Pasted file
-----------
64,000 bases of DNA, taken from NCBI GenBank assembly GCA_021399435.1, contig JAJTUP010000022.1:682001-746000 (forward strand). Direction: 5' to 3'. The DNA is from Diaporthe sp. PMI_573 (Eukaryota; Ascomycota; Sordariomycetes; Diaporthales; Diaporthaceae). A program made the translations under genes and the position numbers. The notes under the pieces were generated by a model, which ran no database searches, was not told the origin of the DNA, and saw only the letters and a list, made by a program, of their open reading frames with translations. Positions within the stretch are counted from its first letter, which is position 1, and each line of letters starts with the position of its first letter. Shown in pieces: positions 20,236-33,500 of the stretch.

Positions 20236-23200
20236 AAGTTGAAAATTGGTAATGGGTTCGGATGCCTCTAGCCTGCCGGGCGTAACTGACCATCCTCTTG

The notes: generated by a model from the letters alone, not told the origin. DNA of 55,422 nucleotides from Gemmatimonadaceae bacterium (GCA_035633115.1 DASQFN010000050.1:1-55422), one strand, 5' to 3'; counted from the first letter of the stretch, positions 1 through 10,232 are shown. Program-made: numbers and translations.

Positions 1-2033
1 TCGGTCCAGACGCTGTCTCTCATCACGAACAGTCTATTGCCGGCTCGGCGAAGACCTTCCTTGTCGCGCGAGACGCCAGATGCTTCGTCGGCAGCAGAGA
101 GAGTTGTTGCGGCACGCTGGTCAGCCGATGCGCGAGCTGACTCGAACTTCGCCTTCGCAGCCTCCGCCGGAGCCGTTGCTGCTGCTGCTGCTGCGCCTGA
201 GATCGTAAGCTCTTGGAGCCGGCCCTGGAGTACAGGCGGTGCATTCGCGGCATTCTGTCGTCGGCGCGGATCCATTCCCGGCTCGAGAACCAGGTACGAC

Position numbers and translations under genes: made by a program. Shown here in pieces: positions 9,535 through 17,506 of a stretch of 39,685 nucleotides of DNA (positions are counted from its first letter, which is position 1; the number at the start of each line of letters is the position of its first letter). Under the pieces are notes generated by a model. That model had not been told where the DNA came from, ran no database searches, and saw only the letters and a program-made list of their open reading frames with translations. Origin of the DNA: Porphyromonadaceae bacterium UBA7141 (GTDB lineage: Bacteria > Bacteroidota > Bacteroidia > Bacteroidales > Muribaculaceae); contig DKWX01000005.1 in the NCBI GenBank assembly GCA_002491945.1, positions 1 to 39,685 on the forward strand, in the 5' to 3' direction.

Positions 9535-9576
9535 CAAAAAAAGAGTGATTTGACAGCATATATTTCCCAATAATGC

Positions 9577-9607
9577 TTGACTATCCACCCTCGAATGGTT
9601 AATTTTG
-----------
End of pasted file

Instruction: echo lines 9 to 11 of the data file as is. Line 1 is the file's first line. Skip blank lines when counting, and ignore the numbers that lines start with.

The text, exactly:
Position numbers and translations under genes: made by a program. Shown here in pieces: positions 9,535 through 17,506 of a stretch of 39,685 nucleotides of DNA (positions are counted from its first letter, which is position 1; the number at the start of each line of letters is the position of its first letter). Under the pieces are notes generated by a model. That model had not been told where the DNA came from, ran no database searches, and saw only the letters and a program-made list of their open reading frames with translations. Origin of the DNA: Porphyromonadaceae bacterium UBA7141 (GTDB lineage: Bacteria > Bacteroidota > Bacteroidia > Bacteroidales > Muribaculaceae); contig DKWX01000005.1 in the NCBI GenBank assembly GCA_002491945.1, positions 1 to 39,685 on the forward strand, in the 5' to 3' direction.

Positions 9535-9576
9535 CAAAAAAAGAGTGATTTGACAGCATATATTTCCCAATAATGC